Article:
Is the home equity loan becoming a viable option again for homeowners? The housing boom led to a run on these loans against the value of a house, but recent years saw some homeowners left with little to no equity to borrow against. Now – as home values get stronger – it seems things are shifting once again. If you need money to make some renovations on your home or consolidate debt, a home equity loan can help. Interest rates are often lower than credit cards and unlike credit card interest, home equity loan interest is often tax deductible.

Rising Prices Bring Equity Back

A combination of rising demand along with fewer available homes has lifted prices. The nascent housing recovery has meant that many people are once again seeing value in their homes. Lenders, which shied away from these loans after the housing crisis, are beginning to market them again and new contenders are taking the stage. In April 2013, Discover Financial Services announced that it will offer home equity loans starting in the second half of the year. The company is expecting to make fixed-rate equity loans between $25,000 to $100,000 available to homeowners.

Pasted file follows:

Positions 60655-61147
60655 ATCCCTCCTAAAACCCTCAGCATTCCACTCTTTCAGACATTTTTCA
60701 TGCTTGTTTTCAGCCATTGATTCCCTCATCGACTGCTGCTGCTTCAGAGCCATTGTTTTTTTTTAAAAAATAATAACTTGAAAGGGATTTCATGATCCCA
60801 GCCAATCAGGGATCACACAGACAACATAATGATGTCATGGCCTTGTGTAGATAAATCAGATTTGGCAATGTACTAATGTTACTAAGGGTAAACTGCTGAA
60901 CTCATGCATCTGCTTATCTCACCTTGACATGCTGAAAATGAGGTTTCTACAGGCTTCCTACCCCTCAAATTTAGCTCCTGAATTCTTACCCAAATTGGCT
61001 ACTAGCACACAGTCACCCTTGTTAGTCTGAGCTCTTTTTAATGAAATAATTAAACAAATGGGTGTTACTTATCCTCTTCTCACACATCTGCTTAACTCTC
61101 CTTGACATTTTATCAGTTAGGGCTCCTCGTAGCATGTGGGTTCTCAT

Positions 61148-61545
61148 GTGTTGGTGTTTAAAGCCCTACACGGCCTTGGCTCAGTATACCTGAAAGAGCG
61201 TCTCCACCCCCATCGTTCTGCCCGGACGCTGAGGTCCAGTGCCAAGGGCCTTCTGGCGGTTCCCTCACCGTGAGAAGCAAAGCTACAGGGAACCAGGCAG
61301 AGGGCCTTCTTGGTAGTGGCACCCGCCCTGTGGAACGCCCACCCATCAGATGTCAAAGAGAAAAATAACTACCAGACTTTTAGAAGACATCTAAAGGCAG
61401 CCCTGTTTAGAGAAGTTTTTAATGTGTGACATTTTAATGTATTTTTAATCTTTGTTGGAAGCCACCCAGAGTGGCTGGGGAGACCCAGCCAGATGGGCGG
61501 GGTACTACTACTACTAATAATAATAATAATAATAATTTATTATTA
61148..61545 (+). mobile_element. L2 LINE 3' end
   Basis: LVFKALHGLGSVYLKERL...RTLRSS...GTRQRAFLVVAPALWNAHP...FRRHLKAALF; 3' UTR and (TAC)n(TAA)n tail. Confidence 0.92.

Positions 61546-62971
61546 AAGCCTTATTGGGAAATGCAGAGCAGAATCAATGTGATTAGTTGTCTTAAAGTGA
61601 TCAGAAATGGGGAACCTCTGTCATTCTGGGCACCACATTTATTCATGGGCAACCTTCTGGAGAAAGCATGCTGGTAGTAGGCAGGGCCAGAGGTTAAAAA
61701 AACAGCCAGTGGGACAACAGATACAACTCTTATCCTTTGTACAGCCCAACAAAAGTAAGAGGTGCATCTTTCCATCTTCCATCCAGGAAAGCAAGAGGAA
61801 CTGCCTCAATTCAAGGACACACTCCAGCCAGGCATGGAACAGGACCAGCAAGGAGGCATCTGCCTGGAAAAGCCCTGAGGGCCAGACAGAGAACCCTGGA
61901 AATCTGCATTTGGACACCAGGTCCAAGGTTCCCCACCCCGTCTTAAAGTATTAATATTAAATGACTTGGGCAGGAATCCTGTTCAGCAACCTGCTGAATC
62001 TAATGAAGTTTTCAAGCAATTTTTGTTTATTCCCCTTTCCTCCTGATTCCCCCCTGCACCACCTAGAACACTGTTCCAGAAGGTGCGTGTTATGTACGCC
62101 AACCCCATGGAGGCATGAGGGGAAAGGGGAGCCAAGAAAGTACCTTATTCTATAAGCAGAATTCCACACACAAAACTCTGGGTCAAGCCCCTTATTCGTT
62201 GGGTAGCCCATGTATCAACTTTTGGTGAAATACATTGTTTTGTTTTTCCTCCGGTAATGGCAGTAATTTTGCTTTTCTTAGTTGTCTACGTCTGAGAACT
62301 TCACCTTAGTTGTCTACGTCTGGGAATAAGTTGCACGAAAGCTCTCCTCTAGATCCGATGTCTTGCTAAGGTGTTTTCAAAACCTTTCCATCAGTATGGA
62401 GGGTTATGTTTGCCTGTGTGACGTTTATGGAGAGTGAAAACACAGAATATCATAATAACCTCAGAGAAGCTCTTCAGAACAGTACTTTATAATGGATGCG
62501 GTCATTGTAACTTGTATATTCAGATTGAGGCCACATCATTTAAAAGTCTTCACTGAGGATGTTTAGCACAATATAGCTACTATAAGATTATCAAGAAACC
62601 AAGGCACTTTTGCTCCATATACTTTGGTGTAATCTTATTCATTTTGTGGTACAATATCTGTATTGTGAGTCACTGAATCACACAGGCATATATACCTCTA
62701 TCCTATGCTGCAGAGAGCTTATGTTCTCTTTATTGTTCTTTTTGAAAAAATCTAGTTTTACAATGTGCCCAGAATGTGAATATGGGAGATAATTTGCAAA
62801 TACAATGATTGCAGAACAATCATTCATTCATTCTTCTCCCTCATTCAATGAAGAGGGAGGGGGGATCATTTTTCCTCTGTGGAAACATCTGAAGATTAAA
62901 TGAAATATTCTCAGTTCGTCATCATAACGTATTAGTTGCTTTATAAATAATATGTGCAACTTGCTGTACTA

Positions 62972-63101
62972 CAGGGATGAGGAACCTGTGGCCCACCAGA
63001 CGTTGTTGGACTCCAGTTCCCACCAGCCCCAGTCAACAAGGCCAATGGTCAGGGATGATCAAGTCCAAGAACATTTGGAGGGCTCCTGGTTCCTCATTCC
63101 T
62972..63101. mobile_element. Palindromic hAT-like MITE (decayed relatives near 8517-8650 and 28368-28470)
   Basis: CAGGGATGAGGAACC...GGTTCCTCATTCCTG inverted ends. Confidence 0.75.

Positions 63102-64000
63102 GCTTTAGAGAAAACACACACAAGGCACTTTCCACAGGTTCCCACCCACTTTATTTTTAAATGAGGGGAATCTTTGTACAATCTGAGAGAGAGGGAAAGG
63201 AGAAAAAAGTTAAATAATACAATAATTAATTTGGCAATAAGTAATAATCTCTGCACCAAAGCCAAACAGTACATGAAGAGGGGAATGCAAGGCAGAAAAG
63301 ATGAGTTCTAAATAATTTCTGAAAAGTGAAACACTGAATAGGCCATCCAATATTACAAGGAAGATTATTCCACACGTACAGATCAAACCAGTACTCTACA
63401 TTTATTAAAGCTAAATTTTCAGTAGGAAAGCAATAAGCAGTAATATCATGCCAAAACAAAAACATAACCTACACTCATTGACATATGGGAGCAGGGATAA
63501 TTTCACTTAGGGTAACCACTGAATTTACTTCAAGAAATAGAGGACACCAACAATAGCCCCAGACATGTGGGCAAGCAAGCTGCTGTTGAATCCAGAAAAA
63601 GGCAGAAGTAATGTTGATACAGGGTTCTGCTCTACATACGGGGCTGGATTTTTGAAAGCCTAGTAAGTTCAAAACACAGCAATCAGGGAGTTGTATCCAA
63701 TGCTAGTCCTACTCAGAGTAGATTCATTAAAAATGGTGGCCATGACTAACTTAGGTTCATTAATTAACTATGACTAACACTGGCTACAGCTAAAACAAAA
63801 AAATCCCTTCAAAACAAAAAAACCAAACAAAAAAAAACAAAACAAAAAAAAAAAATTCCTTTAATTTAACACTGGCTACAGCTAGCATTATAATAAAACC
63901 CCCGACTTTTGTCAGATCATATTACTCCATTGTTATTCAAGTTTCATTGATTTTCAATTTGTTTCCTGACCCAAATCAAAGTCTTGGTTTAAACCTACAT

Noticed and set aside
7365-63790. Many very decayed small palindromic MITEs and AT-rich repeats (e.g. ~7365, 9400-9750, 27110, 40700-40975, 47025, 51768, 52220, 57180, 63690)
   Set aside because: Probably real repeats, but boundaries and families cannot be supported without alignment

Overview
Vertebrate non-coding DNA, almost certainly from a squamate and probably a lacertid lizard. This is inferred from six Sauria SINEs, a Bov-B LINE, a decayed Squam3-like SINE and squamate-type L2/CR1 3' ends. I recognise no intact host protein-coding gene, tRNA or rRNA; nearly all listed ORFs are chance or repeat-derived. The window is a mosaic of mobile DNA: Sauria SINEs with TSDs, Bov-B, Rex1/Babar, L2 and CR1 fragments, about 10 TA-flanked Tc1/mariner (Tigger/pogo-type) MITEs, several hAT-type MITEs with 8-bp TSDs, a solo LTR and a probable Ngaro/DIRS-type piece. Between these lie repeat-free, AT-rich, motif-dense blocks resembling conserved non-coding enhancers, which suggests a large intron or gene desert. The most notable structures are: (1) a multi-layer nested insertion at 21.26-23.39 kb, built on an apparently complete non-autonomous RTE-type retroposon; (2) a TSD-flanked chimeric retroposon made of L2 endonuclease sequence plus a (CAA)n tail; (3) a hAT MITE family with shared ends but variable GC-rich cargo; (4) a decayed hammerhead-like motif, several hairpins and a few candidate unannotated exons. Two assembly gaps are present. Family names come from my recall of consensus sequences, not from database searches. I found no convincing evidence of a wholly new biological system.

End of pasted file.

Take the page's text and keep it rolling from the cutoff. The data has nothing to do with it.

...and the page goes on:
The rise in home equity loans is particularly strong in areas where home prices are rising quickly. Owners once again have more equity in their homes and it has been rising steadily since 2011. Lenders however, are still recovering from being burned. A recent Seattle Times article pointed out that during the third quarter of 2012 alone, according to federal estimates, banks wrote off $4.5 billion in defaulted equity loans.

Hesitancy On Both Sides Remains

Getting a home equity loan these days is a little trickier than it was in the past; lenders remain cautious and if you have missed a payment or two, or your credit is a bit shoddy, you may face difficulties. Lenders are also keeping an eye on market trends in particular areas to make sure that any bumps in price aren’t an anomaly. They are also loaning less on each individual home than they did in previous years.

There is still fear on the other side of the lending equation as well. Some owners are hesitant to put their hard-won equity at risk and worry that if home values fall again they may be caught in a tough spot. But as both lenders and borrowers learn to trust each other again these loans will continue to increase in popularity as long as prices continue to rise